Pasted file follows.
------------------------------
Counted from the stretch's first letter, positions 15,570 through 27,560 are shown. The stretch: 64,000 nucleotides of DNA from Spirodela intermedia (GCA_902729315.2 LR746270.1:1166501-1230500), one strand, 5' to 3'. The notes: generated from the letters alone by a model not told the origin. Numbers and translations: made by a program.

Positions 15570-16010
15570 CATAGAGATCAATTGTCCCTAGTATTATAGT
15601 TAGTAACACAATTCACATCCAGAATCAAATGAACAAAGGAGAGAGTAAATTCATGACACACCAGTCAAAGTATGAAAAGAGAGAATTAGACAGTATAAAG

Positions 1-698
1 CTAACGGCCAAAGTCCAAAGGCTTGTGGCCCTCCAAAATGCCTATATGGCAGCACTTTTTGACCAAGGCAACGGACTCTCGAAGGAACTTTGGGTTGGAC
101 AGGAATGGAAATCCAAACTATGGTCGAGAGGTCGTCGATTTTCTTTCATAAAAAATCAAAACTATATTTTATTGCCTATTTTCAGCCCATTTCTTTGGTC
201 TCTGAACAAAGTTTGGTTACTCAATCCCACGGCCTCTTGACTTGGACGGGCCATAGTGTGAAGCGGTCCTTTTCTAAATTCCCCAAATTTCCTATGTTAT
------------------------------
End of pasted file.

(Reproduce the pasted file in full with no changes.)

Counted from the stretch's first letter, positions 15,570 through 27,560 are shown. The stretch: 64,000 nucleotides of DNA from Spirodela intermedia (GCA_902729315.2 LR746270.1:1166501-1230500), one strand, 5' to 3'. The notes: generated from the letters alone by a model not told the origin. Numbers and translations: made by a program.

Positions 15570-16010
15570 CATAGAGATCAATTGTCCCTAGTATTATAGT
15601 TAGTAACACAATTCACATCCAGAATCAAATGAACAAAGGAGAGAGTAAATTCATGACACACCAGTCAAAGTATGAAAAGAGAGAATTAGACAGTATAAAG

Positions 1-698
1 CTAACGGCCAAAGTCCAAAGGCTTGTGGCCCTCCAAAATGCCTATATGGCAGCACTTTTTGACCAAGGCAACGGACTCTCGAAGGAACTTTGGGTTGGAC
101 AGGAATGGAAATCCAAACTATGGTCGAGAGGTCGTCGATTTTCTTTCATAAAAAATCAAAACTATATTTTATTGCCTATTTTCAGCCCATTTCTTTGGTC
201 TCTGAACAAAGTTTGGTTACTCAATCCCACGGCCTCTTGACTTGGACGGGCCATAGTGTGAAGCGGTCCTTTTCTAAATTCCCCAAATTTCCTATGTTAT